Are you considering taking on an on-campus job this semester? You may be supporting yourself through college or simply want some extra spending money, but whatever the reason, an on-campus job can go a long way.
Whether you are a new student or an upperclassman, if you’re looking for an on-campus job you should begin looking before starting classes in the fall. Departments are eager to hire for openings, and spots will fill up quickly in September, so it’s best to jump on the bandwagon early.
Almost every academic and supporting office at your institution depends on students to help their department run smoothly. Student positions can be as simple as monitoring the computer lab or as complex as working in admissions facilitating college tours for incoming students.
Don’t think you need an on-campus job? It may not hurt to take on a few hours a week just to get some experience. Believe it or not, employers and graduate schools value on-campus employment because it aids in developing your communication, customer service skills and general administrative experiences.
On-campus jobs offer an array of shifts; it’s not just a 9 to 5 window to squeeze everything in. And you sure can’t beat the commute, especially if you’re living on campus! Some positions provide compensation for room and board, tuition benefits or just a regular ol’ paycheck.
If you’re concerned about the commitment, don’t be. For many positions, you’ll be able to pick up as few as five hours per week or as many as 20. Worried about balancing it around your class schedule? Your academics are important to everyone at the institution and your supervisor will understand when coursework gets tough. Be upfront about the amount of hours you are expecting and inquire about the practicality of getting homework done on the job.
Many students find the benefits of their on-campus jobs to be more than just financial. Who knows, you could land a position in your academic department that helps you build connections with faculty or you may end up discovering your niche and a new group of friends. This could come in handy later when you need a little advice or when you’re looking to apply for jobs post-graduation.
One of the first questions you’ll be asked is whether you’ll be applying to a position as a Federal Work-Study student or as a payroll student. If you don’t already know the answer, check with your financial aid office to figure out if you qualify for the Federal Work Study program.
If you do qualify for Federal Work Study you’ll be eligible for a number of jobs on campus. If not, you’ll need to work a wee bit harder to find a student payroll position that suits your needs and interests. But don’t worry — there is something out there for you, too.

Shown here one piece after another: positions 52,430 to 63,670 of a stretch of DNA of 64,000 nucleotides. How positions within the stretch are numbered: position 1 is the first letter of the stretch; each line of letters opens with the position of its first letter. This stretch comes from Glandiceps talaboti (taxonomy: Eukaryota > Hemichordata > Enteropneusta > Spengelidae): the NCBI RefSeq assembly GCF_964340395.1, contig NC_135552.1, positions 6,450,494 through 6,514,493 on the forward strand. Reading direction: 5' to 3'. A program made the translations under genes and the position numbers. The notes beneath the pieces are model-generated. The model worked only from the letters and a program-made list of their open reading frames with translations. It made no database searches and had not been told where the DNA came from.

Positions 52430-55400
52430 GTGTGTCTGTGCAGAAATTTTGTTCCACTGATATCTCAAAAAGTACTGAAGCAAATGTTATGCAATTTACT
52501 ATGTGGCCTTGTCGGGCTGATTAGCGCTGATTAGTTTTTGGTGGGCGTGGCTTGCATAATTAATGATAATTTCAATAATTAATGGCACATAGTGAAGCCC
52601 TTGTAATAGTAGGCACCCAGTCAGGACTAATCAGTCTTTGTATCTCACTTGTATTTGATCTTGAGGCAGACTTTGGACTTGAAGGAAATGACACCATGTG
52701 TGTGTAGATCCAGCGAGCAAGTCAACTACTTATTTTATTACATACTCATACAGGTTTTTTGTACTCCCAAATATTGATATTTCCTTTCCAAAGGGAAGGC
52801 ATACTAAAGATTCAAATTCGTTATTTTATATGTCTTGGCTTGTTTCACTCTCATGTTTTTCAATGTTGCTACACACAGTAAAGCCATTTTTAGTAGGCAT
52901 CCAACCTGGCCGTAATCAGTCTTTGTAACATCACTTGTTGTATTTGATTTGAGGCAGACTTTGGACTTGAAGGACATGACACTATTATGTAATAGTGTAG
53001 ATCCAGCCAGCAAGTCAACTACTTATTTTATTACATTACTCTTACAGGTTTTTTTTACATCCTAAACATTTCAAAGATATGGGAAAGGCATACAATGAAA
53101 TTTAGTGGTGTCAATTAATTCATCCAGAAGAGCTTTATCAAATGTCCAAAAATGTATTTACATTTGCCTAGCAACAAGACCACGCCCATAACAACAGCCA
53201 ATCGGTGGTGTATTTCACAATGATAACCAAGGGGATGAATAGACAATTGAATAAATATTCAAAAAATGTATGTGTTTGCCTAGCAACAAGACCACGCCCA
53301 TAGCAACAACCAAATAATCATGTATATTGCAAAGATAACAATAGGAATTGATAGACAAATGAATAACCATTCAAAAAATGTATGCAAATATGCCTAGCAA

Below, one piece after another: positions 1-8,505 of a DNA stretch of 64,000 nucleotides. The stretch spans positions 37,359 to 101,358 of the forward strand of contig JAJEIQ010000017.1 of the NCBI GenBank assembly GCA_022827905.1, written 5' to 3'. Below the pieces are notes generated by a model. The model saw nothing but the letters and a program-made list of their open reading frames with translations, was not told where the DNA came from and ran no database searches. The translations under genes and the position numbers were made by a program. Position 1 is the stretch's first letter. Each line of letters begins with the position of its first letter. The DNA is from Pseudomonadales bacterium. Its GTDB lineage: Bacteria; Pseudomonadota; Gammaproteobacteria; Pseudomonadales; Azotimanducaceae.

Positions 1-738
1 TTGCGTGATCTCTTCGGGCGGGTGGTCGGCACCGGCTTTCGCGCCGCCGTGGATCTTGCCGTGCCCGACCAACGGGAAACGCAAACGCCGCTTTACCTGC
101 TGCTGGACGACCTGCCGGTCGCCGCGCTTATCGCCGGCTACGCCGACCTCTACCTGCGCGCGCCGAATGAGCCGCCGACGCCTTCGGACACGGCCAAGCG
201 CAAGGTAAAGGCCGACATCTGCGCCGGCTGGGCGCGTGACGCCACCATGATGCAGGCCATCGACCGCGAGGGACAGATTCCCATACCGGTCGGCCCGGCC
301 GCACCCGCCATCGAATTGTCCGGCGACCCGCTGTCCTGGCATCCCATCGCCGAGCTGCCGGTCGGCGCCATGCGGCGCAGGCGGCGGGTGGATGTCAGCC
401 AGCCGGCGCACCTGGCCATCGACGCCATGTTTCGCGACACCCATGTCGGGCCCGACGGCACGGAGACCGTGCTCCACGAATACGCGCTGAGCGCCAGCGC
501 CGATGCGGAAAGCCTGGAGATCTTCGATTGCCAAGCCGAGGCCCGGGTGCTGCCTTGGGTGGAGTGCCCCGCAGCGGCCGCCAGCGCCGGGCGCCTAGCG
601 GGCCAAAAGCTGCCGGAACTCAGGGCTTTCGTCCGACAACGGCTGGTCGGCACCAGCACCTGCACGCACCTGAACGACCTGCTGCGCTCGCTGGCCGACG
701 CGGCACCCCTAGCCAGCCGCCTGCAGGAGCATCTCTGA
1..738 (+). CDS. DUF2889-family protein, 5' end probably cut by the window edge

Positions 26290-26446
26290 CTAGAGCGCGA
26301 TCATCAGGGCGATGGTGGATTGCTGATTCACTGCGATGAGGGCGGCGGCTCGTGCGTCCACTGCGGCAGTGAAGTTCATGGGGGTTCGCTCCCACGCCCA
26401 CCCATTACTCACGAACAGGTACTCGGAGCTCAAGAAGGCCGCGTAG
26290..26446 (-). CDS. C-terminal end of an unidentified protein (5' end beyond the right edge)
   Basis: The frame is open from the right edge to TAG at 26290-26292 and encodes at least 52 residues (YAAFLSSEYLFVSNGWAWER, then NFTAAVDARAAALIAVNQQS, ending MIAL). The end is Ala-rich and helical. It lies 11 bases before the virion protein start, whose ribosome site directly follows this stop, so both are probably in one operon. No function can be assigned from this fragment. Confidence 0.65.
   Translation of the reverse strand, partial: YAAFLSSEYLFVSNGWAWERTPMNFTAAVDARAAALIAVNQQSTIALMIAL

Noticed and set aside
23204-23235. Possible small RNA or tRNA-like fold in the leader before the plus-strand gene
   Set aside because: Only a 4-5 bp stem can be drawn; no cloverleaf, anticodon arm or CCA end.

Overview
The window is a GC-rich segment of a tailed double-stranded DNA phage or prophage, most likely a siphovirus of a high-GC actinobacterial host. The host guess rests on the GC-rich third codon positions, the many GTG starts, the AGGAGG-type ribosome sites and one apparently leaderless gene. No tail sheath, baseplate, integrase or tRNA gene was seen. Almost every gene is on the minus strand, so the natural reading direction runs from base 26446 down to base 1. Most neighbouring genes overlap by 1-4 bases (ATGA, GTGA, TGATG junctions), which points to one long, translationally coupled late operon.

The distinction between these two types of positions is important to your institution because the money to pay students comes from two separate budgets. The Federal Work Study budget is given to the institution from the federal government to employ students and the payroll budget comes directly from the college.
For this reason, there are typically a greater percentage of work-study jobs available but most offices have a few student payroll positions tucked away for eligible candidates. Like I said before, start early. I’m not kidding. You’ll be on campus before you know it so what are you waiting for already?
Once you know what type of position you are applying for reach out to your institution’s student employment office. At some schools, the student employment office is linked with human resources, so look there if you can’t find them. The student employment office keeps a running record of open positions and this information is often readily available on your college’s website.
Reach out to any contacts within admissions, your orientation leader, your resident assistant or a student you know at the college. All these people have the inside scoop on which job pays the most and which department is the most fun to work for.
When you find a position that interests you, reach out to the contact person or the department through email. If you’re in the area, pop in and get some face time. Don’t forget that you are applying for a job, so grammar counts. If you’re hired, you’ll be representing a department and your institution so make sure you communicate and present yourself appropriately.
Some more competitive positions may have an application process or require a cover letter and resume. If this is the case, stop by your college’s career services office to get help putting together a resume and cover letter. Let them know the position you are applying for and the requirements for the position. You may not feel like you have many skills to add to a resume, but career services will help you pull out some transferrable skills from any previous employment and from your involvement on clubs or sports teams.
Once you land the job, remember to stay balanced with academics, work commitments and social engagements. If things get overwhelming trying to juggle it all, take a step back and reevaluate your commitments. Your supervisor will be understanding and support you in your decision. In any case, it’s always better to be upfront and communicate your concerns before you overbook and end up having to skip a shift.
Best of luck with your on-campus job search and remember to have fun and find a position that is a good fit for you and your employer!
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